But whatever its flavor, this era too came to an end. A railroad over the mountains was the next much-anticipated mode of modern travel. Still, the Siskiyou Wagon Road hung on as a private enterprise after the trains started running until replaced by the government-funded Pacific Highway in 1915.


Trains Make the Grade

One might say that a whiff of train engine smoke was already in the air before the first stagecoach barreled down the Siskiyou Mountain Wagon Road. Four years earlier in 1855 the Williamson/Abbott Railroad Survey passed through the area and over the summit. It was the final of twelve such survey parties deployed throughout the west in search of possible routes to tie into the transcontinental railroad still being constructed at that time. As in the earlier Wilkes Expedition (see Part One), the Railroad Survey crews included scientists and artists who carefully recorded so much valuable information that the published reports have been called “the first Environmental Impact Statements”.

It would be three decades before any track was laid however, and the railroad companies themselves did the more detailed survey work. It seems to have been difficult to sustain interest in and financing for the steep, difficult crossing and to decide on the best routing. Progress was slow. Although work had begun, from August 1884 through May 1887 no grading, blasting, trestle building or track laying was done in the Siskiyous. Trains from the south stopped at Coles, from the north at Ashland, the two railheads connected by the bumpy old stage road for over three more years.

Eventually the Central Pacific Rail Road of “Big Four” fame picked up the pieces of the failed Oregon and California Railroad and resumed construction. Much of the previous company’s proposed route was ditched in favor of one shorter and cheaper to build but with a steeper grade. Partially constructed Buck Rock Tunnel was abandoned to become a popular 21st century destination for hiking railroad buffs.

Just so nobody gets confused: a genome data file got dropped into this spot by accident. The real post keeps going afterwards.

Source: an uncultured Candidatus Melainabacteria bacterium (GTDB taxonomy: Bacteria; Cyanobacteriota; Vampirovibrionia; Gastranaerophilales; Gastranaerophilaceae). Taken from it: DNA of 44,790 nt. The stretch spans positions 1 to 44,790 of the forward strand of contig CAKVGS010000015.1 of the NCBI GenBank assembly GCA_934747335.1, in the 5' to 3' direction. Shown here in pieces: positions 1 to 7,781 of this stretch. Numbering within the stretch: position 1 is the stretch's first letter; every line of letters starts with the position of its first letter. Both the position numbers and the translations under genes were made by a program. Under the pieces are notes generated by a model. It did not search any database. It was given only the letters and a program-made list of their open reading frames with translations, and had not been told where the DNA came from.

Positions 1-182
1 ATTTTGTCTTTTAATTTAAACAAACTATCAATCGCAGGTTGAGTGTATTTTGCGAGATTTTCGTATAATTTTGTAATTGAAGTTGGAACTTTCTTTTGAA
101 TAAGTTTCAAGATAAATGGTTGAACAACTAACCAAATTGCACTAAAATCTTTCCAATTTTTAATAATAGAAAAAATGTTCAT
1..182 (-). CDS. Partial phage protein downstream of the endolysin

The extended Dollarhide family was most enterprising. As owners of the Siskiyou Mountain Wagon Road since 1875 they worried about how the new rail line over the Siskiyous would affect the number of travelers passing through their tollgate. Yet at the same time they supplied the slow-moving railroad builders of the mid-1880s with lumber for ties and trestles cut off of their land, even as they fumed over the mess being made of their toll road in places where the road and the new tracks crossed each other, a total of seven times.

As the rail line inched its way both north and south towards the eventual joining, the stage line grew progressively shorter until December 17, 1887, the day a Golden Spike was driven in Ashland, Oregon, the first real town on the north side of the mountains. When the last stagecoach rolled through the next day the driver wielding the long whip was Dan Cawley, a well-known 30-year veteran driver who had also driven the very first stage to traverse the road in 1857.

Easy traveling and scenic train excursions instantly replaced the rough-and-tumble stagecoach journey, and it was only a two hour ride over the mountains.. Travelers now flocked to the comfortable Colestine Mineral Springs Resort in the mountains right beside the tracks and crossed Siskiyou Summit inside the 3108’ long Tunnel 13. Perhaps the unlucky number foretold that this tunnel would be the site of the purported last train robbery in the US in 1923. The robber’s bungled attempt at robbing the mail car left four people dead and no cash in their hands, but they eluded capture for several years. More recently, in 2003 the tunnel was closed for over a year after a fire (surmised to have been started by homeless campers) damaged the supporting timbers. Alas, passengers haven’t traveled the Siskiyou Line since 1952.

To Part 1 Walking Across       To Part 3 Bring on the Pavement!      HOME